More than a year after Playboy model Katie May died following a visit to a chiropractor, her estate is suing the man who gave her a neck adjustment.
In the wrongful death lawsuit, estate executor Alex Maimon, who is also the father of May's 8-year-old daughter, alleges that Dr. Eric Marc Swartz gave May an "aggressive neck adjustment" that no reasonable chiropractor would have performed, according to the paperwork obtained by TMZ.
During a photo shoot in January 2016, the 34-year-old May reportedly sustained an injury that she believed was a pinched nerve, and she complained about the pain in Twitter posts. According to the coroner, a subsequent adjustment made by the chiropractor tore her left vertebral artery, which cut off blood flow to her brain and caused the stroke that left her on life support for three days before she died in February 2016, surrounded by family and friends.
May's injury was a rare one that happens approximately once in every 5.85 million adjustments, though chiropractor Rob Pomahac, who did not treat May, told Today that her case illustrates why it is so important for those in his profession to thoroughly examine and listen to their patients.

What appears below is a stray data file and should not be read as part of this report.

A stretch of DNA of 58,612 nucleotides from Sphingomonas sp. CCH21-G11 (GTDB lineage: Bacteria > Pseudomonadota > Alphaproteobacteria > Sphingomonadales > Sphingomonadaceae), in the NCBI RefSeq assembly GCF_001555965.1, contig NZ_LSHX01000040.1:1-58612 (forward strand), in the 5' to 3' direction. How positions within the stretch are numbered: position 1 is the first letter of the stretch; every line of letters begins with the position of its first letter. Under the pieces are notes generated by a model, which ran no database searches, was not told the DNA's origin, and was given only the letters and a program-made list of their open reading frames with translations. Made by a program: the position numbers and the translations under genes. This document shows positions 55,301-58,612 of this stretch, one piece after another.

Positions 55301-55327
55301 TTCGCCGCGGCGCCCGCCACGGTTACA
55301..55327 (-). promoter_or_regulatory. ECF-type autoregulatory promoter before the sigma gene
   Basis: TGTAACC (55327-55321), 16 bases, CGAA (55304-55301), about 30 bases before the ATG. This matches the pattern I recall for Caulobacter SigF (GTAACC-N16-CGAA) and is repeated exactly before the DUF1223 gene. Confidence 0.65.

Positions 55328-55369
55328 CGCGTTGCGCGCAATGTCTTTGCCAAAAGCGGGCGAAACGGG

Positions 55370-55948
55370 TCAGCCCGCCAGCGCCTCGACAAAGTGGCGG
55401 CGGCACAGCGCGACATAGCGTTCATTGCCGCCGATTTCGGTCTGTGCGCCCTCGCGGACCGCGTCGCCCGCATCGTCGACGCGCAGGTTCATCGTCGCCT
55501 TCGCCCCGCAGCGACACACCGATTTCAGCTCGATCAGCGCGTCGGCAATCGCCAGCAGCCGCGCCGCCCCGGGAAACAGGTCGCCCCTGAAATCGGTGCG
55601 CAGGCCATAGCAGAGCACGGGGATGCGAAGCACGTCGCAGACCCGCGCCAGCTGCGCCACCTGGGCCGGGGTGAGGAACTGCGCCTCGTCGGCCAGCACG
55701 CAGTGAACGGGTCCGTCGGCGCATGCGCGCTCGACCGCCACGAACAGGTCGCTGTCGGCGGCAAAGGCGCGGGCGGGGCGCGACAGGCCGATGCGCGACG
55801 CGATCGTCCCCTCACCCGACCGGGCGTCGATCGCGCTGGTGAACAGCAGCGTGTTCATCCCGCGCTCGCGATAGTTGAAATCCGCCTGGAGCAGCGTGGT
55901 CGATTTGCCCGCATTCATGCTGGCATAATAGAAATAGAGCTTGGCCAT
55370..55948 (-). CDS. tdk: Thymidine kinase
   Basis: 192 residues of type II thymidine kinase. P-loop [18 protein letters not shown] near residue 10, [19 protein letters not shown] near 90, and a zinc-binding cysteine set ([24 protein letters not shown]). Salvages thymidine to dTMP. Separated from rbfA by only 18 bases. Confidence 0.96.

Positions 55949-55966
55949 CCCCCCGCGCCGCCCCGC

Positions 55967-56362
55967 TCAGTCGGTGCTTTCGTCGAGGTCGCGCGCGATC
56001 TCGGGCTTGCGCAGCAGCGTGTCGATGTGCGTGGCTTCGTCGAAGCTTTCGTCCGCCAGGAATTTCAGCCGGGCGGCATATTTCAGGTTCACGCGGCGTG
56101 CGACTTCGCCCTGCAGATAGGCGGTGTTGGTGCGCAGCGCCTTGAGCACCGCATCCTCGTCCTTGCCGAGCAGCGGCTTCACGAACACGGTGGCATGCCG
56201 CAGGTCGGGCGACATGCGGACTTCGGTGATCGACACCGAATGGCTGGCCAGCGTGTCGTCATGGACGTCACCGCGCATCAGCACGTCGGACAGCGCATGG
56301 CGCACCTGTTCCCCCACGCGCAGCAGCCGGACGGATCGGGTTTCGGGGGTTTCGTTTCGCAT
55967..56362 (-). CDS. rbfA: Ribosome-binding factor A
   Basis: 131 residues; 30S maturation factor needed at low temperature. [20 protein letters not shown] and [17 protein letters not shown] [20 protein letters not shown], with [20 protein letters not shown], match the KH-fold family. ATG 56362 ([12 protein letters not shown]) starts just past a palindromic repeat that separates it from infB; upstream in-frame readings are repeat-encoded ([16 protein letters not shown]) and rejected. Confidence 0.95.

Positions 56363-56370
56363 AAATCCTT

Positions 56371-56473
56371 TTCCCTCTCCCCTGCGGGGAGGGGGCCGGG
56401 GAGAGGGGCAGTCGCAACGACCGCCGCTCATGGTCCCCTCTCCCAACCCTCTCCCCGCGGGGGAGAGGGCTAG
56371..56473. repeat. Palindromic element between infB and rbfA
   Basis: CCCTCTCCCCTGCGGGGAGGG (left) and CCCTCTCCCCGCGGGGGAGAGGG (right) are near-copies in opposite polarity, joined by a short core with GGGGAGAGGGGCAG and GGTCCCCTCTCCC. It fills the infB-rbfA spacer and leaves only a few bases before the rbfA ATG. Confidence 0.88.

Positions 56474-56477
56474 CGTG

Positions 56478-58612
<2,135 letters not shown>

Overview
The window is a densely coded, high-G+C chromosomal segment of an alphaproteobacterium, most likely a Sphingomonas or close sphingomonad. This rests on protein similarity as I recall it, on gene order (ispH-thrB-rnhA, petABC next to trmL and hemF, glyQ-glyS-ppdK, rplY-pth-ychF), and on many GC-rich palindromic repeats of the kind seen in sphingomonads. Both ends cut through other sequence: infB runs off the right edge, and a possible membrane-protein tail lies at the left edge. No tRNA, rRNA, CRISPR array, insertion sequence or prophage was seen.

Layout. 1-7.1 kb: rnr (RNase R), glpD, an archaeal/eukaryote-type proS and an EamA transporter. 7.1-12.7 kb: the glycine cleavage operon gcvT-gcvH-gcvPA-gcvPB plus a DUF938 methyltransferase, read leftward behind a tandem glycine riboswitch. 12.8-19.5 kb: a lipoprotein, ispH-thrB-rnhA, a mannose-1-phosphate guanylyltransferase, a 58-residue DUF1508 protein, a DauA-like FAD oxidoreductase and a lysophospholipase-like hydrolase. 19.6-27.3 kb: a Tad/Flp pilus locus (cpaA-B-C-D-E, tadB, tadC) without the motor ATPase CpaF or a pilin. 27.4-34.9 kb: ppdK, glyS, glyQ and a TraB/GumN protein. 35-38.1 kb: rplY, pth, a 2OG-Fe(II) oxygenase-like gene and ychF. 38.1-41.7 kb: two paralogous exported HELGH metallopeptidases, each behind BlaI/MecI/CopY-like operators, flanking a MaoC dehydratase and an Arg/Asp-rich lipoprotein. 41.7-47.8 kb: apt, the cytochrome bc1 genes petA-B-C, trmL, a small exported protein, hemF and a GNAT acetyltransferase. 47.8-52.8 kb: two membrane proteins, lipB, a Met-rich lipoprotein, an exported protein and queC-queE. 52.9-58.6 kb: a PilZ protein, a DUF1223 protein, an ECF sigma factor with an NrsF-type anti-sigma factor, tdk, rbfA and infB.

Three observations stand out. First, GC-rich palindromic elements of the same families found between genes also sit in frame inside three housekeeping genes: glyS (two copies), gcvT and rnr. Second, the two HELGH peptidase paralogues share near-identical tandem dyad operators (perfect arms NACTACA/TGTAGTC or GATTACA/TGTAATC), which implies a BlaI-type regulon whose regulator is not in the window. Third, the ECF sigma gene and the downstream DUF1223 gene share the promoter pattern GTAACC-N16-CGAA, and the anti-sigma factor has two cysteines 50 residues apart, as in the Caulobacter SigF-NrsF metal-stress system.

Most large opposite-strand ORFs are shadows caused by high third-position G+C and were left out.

"Kinking or pressure or pinching of this artery [would cause a stroke],'' Pomahac told Today. "There is this tissue here that is lodged, and then when some adjustment or trauma is occurring, that gets pushed into the brain causing stroke."
May, a single mom who was known as the "Queen of Snapchat," started off as a public relations representative before entering the modeling world, notes People. She became popular largely through social media and had 1.9 million Instagram followers.
But above all, she was close with her family.
"Everything she did as far as career or whatever she was doing, it was all for [her daughter] Mia,'' May's sister, Megan Mitchell, told Today. "That was her focus and her drive for herself -- to have that money and that stability so that Mia could have everything that she wanted her to have."
May's father reportedly sought a settlement from the chiropractor in late 2016.
"Our daughter moved to California many years ago and we did not see her that often," said her father, Walter, who lives in Pittsburgh. "I would've been there three times, four times a year if I had known I was going to lose my daughter. But I had no clue. I mean, who would?"